Julie feels like a better mom by being a better family partner

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When Mary Beth was born with an Occipital Encephlocele, a hole in her skull, Julie and her husband were sent home with hospice and told to love her for the little time they would have with her. They did just that, praying to be the best parents they could be and the parents that she needed. Mary Beth is now 26, and Julie’s efforts continue.

Julie understands the struggles and confusion a family faces when trying to navigate the health care system, Medicaid and all the laws and policies surrounding it. It’s something she went through first-hand over the years.

“We were so busy with just keeping Mary alive and being so exhausted,” said Julie. “After years of confusion and frustration, I found that I needed to dig into policies, service definitions, laws and to understand what to ask for and what to expect – to educate myself. It’s important to be able to represent yourself and your child and to understand the ballgame so to speak.”

It’s the reason she is a family partner at Vaya Health. Family partners are parents or caregivers of children who have received mental health, substance use or intellectual/developmental disability services. They share their personal experiences with other parents and caregivers and offer understanding, encouragement, education and support.

I love being able to come alongside people and support them right where they’re at.

“I love being able to come alongside people and support them right where they’re at,” said Julie. “Sometimes one of the biggest things you can give another caregiver is just to listen. It’s giving authentic peer support to someone else who is beginning or newer in their journey than you. Sometimes I need that support. We all need that support. That’s one of my favorite things to do as a family partner here at Vaya.”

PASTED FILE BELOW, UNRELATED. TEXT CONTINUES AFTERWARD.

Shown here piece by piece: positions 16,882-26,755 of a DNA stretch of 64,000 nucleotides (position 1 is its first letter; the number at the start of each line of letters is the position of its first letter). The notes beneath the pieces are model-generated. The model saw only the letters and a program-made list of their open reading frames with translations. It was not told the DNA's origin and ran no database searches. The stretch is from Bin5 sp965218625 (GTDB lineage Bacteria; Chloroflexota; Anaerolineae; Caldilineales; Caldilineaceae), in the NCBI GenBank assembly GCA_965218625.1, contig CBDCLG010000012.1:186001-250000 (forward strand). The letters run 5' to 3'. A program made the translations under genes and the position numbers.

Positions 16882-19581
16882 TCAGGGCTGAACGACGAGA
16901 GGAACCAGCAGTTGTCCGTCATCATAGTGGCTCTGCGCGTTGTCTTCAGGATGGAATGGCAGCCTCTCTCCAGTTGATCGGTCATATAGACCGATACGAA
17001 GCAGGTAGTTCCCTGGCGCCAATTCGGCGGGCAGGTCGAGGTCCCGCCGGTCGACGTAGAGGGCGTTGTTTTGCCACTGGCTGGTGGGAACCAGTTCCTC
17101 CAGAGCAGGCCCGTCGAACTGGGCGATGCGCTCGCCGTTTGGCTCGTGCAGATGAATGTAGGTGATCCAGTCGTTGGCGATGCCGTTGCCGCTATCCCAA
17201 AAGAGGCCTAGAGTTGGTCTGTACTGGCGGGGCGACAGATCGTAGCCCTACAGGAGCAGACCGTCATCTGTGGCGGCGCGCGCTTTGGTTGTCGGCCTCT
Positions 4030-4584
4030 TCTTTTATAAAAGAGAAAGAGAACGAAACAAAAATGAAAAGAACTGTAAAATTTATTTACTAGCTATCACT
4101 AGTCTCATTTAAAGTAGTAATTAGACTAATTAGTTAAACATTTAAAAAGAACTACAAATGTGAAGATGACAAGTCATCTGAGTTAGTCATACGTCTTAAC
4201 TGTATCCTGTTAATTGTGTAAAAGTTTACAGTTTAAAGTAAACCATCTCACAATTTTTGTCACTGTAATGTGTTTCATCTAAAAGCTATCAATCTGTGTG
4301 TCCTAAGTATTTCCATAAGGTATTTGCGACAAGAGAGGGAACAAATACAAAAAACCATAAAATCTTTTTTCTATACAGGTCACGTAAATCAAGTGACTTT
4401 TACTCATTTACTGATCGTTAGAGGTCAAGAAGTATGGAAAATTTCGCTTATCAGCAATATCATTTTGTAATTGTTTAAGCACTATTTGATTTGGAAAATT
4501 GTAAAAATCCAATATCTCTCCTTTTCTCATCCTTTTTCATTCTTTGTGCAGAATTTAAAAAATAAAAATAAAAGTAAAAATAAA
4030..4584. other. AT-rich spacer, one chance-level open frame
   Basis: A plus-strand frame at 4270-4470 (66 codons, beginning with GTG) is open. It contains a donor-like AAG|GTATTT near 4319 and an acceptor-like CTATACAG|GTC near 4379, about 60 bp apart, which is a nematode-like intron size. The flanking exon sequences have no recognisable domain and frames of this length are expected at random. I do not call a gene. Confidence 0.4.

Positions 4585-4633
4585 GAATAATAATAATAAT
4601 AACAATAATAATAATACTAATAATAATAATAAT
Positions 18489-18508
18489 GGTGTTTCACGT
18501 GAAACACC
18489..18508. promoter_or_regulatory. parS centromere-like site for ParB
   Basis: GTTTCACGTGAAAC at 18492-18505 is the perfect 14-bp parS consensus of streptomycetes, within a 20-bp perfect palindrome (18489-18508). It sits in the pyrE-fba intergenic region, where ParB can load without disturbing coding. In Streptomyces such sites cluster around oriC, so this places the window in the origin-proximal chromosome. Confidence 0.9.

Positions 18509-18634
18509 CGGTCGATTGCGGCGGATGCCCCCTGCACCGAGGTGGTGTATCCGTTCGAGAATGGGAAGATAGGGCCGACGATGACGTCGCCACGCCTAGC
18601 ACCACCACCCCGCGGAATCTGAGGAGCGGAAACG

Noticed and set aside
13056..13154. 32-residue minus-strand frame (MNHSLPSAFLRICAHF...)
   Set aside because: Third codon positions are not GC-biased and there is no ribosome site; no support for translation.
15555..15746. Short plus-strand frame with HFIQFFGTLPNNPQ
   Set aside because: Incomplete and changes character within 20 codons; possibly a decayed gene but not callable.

When Mary Beth moved out of hospice and was successfully moving along in life, Julie was finding herself unsuccessfully navigating the systems. She was angry with how things were going but what she eventually discovered was that her expectations were simply a misunderstanding of how things worked.

Along the way, she was fortunate enough to have people in her life teach her and point her in the correct direction to get information. It’s now her mission to do the same for so many that are finding themselves just as frustrated and confused as she was once and help them become their own best advocates.

“Our goal is to work ourselves out of a job,” said Julie.

Even though Mary Beth is no longer in school, Julie continues to stay involved with the school systems and attend various workshops and trainings. This helps her stay on top of the continuous changes in programming so that she can help her families do the same. In addition to attending trainings, Julie also helps lead them. She’s involved in the WNC Family Support ECHO project, which brings together professionals to connect, grow and learn from each other. She’s a credentialed peer support specialist trainer, person-centered thinking trainer, system of care trainer and leads Wellness Recovery Action Plan (WRAP) trainings at Vaya.

This is a lifelong journey and it changes all the time. The journey can be really hard, but the journey isn’t bad.

“It helps me to be a much better family partner for the families I serve and helps me be a better mom for Mary if I can understand how service systems work and how to communicate it effectively,” said Julie. “It’s my whole life. I live it and I work it. This is a lifelong journey and it changes all the time. The journey can be really hard, but the journey isn’t bad.”

Educational trainings at Vaya can be found on the Calendar of Events.

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